I can't imagine 1440p. Must be ridiculous to look at. It's just aesthetically not nice.
    Bring on the downvotes...

    Quote:
    "The only complaint we’ve registered along the way involves font size. With a pixel density of 109 ppi, text in most Windows applications becomes pretty small."

    That's why I don't understand people saying 1080p is crap and has to go away. I've always find that even at 1080p, the fonts are really small, and icons and interfaces in general are very tiny. In my case, it's not even a case of not being able to read, it's just that everything looks so out of place and hideous, like, Windows wasn't meant for such resolutions.
    I can't imagine 1440p. Must be ridiculous to look at. It's just aesthetically not nice.
    Bring on the downvotes...


    Windows 7/8/8.1 has gui scaling as does MacOSX. Non issue.
  • 2 Hide
    luissantos , August 26, 2014 11:44 AM
    Quote:
    I'll add my two cents regarding less PPI.

    I'm always amazed how most people don't know you can adjust the size of pretty much every font inside of Windows. I've had people lowering the resolution of the screen and seeing everything blurred until I showed them that you can adjust the font sizes.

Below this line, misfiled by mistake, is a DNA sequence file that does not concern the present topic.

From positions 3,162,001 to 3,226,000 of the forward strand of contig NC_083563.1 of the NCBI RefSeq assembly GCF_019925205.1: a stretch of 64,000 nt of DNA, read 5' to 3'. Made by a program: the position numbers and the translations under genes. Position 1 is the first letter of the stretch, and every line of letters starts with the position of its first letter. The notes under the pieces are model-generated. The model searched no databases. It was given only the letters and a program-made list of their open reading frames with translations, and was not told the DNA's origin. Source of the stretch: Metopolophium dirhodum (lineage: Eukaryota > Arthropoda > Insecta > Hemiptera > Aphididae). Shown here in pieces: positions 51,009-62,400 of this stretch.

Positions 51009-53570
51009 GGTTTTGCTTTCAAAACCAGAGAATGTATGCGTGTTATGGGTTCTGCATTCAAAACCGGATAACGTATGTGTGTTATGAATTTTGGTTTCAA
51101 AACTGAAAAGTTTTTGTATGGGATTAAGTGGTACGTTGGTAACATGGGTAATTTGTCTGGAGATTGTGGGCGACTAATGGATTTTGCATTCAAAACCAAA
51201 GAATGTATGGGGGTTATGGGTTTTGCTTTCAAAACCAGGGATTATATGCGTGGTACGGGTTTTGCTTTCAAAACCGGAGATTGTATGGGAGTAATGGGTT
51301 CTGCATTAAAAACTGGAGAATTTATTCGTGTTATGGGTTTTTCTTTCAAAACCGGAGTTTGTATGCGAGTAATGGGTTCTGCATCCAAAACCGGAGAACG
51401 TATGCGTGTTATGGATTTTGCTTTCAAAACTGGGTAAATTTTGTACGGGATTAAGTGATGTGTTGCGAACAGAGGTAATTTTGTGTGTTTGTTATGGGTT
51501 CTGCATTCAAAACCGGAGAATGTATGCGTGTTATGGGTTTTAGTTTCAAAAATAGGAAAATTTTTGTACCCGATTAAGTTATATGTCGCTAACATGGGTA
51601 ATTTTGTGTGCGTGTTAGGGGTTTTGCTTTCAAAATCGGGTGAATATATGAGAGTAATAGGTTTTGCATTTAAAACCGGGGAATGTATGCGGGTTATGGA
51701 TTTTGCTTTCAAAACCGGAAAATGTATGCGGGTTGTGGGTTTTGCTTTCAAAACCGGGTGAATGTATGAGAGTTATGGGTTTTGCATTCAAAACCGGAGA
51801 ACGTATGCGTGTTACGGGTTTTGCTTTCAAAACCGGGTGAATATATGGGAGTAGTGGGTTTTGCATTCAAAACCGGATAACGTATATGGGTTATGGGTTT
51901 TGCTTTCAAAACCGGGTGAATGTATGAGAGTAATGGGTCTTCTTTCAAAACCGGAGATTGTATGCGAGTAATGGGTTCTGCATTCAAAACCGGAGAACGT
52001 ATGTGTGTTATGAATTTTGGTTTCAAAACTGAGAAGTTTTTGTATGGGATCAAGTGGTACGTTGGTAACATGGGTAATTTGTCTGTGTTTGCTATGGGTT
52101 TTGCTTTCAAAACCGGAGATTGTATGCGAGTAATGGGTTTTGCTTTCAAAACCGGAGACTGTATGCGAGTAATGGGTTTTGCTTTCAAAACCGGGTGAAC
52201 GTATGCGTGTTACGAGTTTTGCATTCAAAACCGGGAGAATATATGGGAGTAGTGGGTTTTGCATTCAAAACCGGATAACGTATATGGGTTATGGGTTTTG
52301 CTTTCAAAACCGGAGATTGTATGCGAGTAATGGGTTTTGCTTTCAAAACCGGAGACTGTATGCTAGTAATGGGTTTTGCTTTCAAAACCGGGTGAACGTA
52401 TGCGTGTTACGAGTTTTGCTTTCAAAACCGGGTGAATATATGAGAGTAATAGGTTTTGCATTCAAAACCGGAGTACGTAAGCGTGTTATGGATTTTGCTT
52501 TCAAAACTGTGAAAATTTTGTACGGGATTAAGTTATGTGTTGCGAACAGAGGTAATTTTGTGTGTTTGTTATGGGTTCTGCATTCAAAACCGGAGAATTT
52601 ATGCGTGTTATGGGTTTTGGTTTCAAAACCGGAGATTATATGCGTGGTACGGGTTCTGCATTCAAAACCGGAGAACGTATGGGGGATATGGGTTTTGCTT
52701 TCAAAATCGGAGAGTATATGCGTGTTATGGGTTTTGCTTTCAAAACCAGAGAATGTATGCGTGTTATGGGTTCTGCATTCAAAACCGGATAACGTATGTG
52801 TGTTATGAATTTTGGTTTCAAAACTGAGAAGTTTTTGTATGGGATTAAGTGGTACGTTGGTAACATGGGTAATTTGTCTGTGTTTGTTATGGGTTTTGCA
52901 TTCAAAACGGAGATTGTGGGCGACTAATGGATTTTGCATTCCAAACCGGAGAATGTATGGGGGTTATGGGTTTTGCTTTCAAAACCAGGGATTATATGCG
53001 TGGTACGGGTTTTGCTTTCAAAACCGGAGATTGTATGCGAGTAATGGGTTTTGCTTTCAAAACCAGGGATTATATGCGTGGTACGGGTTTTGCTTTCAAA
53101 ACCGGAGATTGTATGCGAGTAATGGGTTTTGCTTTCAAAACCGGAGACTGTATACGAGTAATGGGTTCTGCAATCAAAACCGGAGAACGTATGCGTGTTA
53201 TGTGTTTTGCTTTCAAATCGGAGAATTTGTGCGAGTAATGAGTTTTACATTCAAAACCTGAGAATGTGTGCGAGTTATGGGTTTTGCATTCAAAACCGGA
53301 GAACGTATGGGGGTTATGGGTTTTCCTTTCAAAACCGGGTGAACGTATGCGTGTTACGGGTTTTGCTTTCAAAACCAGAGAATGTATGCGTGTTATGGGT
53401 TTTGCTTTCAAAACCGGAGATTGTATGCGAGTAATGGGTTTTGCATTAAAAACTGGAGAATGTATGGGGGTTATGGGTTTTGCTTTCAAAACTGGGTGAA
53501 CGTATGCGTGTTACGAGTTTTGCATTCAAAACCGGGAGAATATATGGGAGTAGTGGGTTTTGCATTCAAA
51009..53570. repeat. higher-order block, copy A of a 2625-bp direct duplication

But for TH to make a comment like that? Did BenQ's marketing department sent you the text ready?


    I am one of the people to whom 1080p @ 24" renders things hard to see (not exclusive to text, mind you).

    I am fully aware of Windows' high-DPI settings. But let me tell you, unless the applications you are running have good built-in support for it, Windows' high-DPI is not going to be a magic bullet.

    You have 2 options: Win XP's high-DPI which will increase font size and leave every GUI element on screen looking highly unbalanced, OR the newest method that scales up the canvas surface upon which everything was rendered before "printing" it on screen, in which case you will also end up with blurriness.

    Trust me on this. I have tried using high-DPI for extended periods of time, not just toggled it on and off so I could tell myself it's there and pretend it works fine. Unless you have a real disability like me though, you may have a hard time understanding where I'm coming from... so no hard feelings.
  • -1 Hide
    anbello262 , August 26, 2014 2:07 PM